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" GOD ALMIGHTY first planted a garden. And indeed it is the purest of human pleasures. It is the greatest refreshment to the spirits of man; without which buildings and palaces are but gross... "
The Critical Review: Or, Annals of Literature - Page 141
1805
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The London encyclopaedia, or, Universal dictionary of ..., Part 2, Volume 9

Thomas Curtis (of Grove house sch, Islington)
...ought to be garden* for all the months in the year. Bacon. When ages grow to civility and elegancy, men come to build stately sooner than to garden finely ; as if gardening were the greater perfection. Id. Gardeners tread down any loos.' ground, after they have sown onions...
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Moral, Economical, and Political Essays

Francis Bacon - English essays - 1833 - 216 pages
...are but gross handiworks : and a man shall ever see, that, when ages grow to civility and elegancy, men come to build stately, sooner than to garden finely ; as if gardening were the greater perfection. I do hold it, in the royal ordering of gardens, there ought to be gardens...
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The Horticultural Register, Volume 3

Horticulture - 1834
...are but gross handy works: and a man shall ever see, that when ages grow to civility and elegancy, men come to build stately, sooner than to garden finely, as if gardening were the greater perfection. I do hold it, in the royal onlering of gardens, there ought to be gardens...
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An Encyclopędia Of Gardening: Comprising The Theory And Practice Of ...

John Claudius Loudon - Arboriculture - 1835 - 1270 pages
...architecture ; which gave rise to the remark of the former, " that when ages grow to civility and elegancy, men come to build stately sooner than to garden finely, as if gardening were the greater perfection. " 32. The vale of Tempe, however, as described in the third book of /Elian's...
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History of England from the Peace of Utrecht to the Peace of Aix-la-Chaoelle ...

Philip Henry Stanhope (5th earl.) - 1836
...grounds. There is a striking remark of Lord Bacon on this subject: "Further, a man shall see " that when ages advance in civility and politeness, " men...to garden " finely, as if gardening was the greater per" fection." Yet Bacon himself may be considered to afford an instance of the inferior taste which...
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The United States Magazine and Democratic Review, Volume 12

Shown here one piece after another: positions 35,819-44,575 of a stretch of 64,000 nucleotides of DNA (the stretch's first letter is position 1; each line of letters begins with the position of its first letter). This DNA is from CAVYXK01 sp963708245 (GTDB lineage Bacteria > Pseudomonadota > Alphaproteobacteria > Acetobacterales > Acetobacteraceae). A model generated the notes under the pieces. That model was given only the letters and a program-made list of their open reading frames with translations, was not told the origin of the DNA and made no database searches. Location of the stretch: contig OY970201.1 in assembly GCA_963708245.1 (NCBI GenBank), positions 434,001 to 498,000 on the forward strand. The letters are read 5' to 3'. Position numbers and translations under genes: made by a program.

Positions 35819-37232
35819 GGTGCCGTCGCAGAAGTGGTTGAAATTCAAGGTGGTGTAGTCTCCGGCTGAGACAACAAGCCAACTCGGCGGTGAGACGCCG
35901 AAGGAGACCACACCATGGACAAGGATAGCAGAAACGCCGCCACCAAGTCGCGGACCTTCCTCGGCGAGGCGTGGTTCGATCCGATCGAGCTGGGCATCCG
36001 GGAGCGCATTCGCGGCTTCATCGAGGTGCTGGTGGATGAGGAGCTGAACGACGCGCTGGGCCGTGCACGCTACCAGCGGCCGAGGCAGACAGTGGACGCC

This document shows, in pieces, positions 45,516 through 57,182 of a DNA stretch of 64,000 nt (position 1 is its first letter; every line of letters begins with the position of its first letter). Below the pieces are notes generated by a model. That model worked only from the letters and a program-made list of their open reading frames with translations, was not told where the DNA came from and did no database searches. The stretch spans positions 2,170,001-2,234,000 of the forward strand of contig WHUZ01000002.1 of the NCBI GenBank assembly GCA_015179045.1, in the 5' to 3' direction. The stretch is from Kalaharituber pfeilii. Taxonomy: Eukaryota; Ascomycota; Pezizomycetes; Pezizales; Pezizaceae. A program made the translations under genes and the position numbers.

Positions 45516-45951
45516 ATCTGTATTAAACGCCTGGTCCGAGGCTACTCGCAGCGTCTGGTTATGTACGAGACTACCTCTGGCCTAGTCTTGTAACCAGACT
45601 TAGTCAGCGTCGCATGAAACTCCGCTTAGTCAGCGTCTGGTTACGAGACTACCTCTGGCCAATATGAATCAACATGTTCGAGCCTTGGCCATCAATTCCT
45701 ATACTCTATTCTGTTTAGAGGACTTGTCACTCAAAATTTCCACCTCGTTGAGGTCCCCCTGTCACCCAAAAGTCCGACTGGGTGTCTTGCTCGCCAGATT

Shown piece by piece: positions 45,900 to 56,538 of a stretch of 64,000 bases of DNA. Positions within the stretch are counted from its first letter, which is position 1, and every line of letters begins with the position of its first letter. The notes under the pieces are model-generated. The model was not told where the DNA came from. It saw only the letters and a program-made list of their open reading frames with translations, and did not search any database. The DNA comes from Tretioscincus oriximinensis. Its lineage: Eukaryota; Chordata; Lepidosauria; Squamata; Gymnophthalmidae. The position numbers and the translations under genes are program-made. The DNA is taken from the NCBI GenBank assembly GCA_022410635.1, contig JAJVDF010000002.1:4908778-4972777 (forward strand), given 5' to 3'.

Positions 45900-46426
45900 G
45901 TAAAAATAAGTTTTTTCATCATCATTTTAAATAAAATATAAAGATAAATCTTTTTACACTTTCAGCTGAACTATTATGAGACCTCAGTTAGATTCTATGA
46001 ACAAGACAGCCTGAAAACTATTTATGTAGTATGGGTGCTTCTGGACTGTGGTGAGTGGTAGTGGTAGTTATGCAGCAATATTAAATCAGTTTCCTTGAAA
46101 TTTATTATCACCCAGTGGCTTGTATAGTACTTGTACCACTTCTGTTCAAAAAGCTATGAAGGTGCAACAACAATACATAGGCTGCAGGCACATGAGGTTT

United States - 1843
...hisEssay on Gardens. " Whenagesgrowtociviliiy and elegancy," he says in that interesting composition, " men come to build stately sooner than to garden finely, as if gardening were the greater perfection." In illustration of this assertion of Bacon, (if, indeed, any assertion...
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Penny Cyclopaedia of the Society for the Diffusion of Useful ..., Volumes 11-12

Encyclopedias and dictionaries - 1838
...the most mighty states. It is Lord Bacon who says that ' when ages do grow to civility and elegancy men come to build stately sooner than to garden finely, as if gardening were the greater perfection.' According to Sir John Malcolm, the Persians had gardens from the period...
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The Works of Lord Bacon: With an Introductory Essay, Volume 1

Francis Bacon - Philosophy - 1838
...palaces are but gross handyworks: and a man shall ever see, that when ages grow to civility and elegancy, men come to build stately, sooner than to garden finely ; as if gardening were the greater perfection. I do hold it, in the royal ordering of gardens, there ought to be gardens...
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The penny cyclopędia [ed. by G. Long]., Volume 11

Society for the diffusion of useful knowledge - 1838
...the most mighty suites. ]| is Lord Bacon who says that ' when ages do prow lo civility and elegancy men come to build stately sooner than to garden finely, as if gardening were the greater perfection.' According to Sir John Malcolm, the Persians had gardens from the period...
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The Penny Cyclopędia of the Society for the Diffusion of Useful ..., Volume 11

Encyclopedias and dictionaries - 1838
...the most mighty states. It is Lord Bacon who says that ' when ages do grow to civility and elegancy men come to build stately sooner than to garden finely, as if gardening were the greater perfection.' According to Sir John Malcolm, the Persians had gardens from the period...
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